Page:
Facebook and FLOTUS: Recapping the Spredfast Smart Social Summit
Each year, Spredfast, a social media marketing platform headquartered in Austin, hosts the Spredfast Smart Social Summit, a gathering of “the smartest in social” professionals from around the country. The conference is packed with networking opportunities, workshops, panels, solo sessions, insights from some of the biggest brands in social, and a big-name keynote speaker to tie everything together. This year’s keynote speaker?
Michelle. Freaking. Obama. That’s right – our former First Lady. But I’ll come back to her.
This year marked my fourth Summit and each year the sessions get better and better. This year, I attended sessions on chatbots, content strategy, product roadmap, and social data analysis (one of my favorite topics, if you’ve listened to Ep. 40 of the INK podcast).
Chatbots: Social Care Meets Artificial Intelligence
“Agents, Bots, and Where They Meet: The Next Iteration of Social Care” discussed the use of chatbots, specifically utilizing Facebook Messenger, as a social care tool. In a world where the average person spends five hours per day on their smartphone, Messenger bots are a way to scale social care to provide a 1×1 customer experience while alleviating some of the response time burden on care team members.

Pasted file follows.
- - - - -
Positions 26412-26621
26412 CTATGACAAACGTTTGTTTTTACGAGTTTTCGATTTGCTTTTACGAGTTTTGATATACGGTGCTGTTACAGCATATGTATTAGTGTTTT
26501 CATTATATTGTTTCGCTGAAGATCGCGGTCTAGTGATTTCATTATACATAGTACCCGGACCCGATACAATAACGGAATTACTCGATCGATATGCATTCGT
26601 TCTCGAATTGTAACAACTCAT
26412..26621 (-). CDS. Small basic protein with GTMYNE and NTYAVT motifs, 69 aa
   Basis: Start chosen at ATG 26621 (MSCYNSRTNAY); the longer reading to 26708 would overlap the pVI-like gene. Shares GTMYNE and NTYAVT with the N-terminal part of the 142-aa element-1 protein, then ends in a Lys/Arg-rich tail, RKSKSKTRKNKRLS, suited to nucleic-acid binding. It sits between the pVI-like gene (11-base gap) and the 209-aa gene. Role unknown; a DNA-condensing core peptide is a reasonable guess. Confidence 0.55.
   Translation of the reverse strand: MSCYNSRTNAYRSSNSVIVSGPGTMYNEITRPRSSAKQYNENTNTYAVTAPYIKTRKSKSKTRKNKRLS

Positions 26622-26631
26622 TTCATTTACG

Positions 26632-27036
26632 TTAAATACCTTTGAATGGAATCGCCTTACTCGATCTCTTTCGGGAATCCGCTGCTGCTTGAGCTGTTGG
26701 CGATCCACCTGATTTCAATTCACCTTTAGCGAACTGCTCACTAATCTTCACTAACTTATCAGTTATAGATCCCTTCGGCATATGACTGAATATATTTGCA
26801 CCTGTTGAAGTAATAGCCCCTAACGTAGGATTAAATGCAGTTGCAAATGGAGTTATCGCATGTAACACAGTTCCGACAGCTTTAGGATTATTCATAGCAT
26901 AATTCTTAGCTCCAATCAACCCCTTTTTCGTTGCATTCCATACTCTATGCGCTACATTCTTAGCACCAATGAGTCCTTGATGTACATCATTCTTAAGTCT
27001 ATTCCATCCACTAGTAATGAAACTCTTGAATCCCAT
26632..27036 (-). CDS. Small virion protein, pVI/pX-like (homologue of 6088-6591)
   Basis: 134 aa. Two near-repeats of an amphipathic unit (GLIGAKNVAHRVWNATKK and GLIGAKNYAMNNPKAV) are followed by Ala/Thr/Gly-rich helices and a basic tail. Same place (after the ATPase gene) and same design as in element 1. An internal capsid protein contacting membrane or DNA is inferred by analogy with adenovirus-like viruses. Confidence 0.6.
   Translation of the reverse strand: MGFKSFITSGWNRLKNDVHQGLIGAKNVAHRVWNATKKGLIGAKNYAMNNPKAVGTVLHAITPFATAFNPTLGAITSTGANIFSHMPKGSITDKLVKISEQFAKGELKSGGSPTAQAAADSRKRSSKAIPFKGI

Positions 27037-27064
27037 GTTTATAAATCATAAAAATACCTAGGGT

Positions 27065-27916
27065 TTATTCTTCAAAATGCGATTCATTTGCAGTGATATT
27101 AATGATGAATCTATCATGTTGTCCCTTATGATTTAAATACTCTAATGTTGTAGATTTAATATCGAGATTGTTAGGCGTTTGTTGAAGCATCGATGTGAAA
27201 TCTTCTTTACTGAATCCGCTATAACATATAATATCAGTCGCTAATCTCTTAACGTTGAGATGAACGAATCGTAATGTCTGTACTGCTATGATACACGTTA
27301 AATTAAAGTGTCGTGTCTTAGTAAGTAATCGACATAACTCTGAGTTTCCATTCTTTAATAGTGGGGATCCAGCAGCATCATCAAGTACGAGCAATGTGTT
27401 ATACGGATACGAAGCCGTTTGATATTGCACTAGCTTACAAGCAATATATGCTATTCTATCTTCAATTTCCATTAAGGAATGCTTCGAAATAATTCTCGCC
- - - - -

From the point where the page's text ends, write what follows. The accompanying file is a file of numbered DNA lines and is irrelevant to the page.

1.3B messages are sent via Messenger each month; 70M businesses are on Facebook, and 20M of those businesses are actively messaging with consumers. Through Messenger bots, consumers can book travel, track flights, find store locations, get answers to frequently asked questions, and more.
Chatbot functionality varies by brand, and can be fully automated or a hybrid of AI, automation, and human touch. StitchFix’s Messenger bot is fully automated, but they added an additional spin by gamifying Messenger, creating a game where customers are shown pieces of clothing and accessories, then vote on whether or not they like said piece. Their selections are then sent to their personal stylist, who uses these selections to further customize their Fixes. (Rachel Daily from StitchFix noted that they have customers who spend hours on the game in Messenger. I believe it – it’s addicting!)
Myers-Briggs, Facebook Reactions, and Angry Republicans: Digging Deeper into Social Data
One of my favorite speakers is Chris Kerns, Spredfast’s Vice President of Research & Insights. Spredfast’s research team spends their time digging into social data in order to uncover interesting trends and insights that allow brands across industries to better understand their audiences – how fun is that job?
Kerns kicked off his social data presentation by discussing how the adoption of Facebook reactions is going through the roof. While we, as social strategists, can measure likes, shares, etc. as indications of positive sentiment, Reactions is the first time we can more accurately see support of and negative sentiment toward branded content. He revealed that, according to their data, “Republicans receive more angry reactions on Facebook, while Democrats see more love reactions.” While it’s easy to take this at face value, it’s imperative that we look at the intent behind the message that is driving reactions; for Republicans, a higher number of angry reactions might be the emotion they want to evoke in their customer base. As Kerns put it, “To take advantage of emotion, you need to embrace the concept of intent.”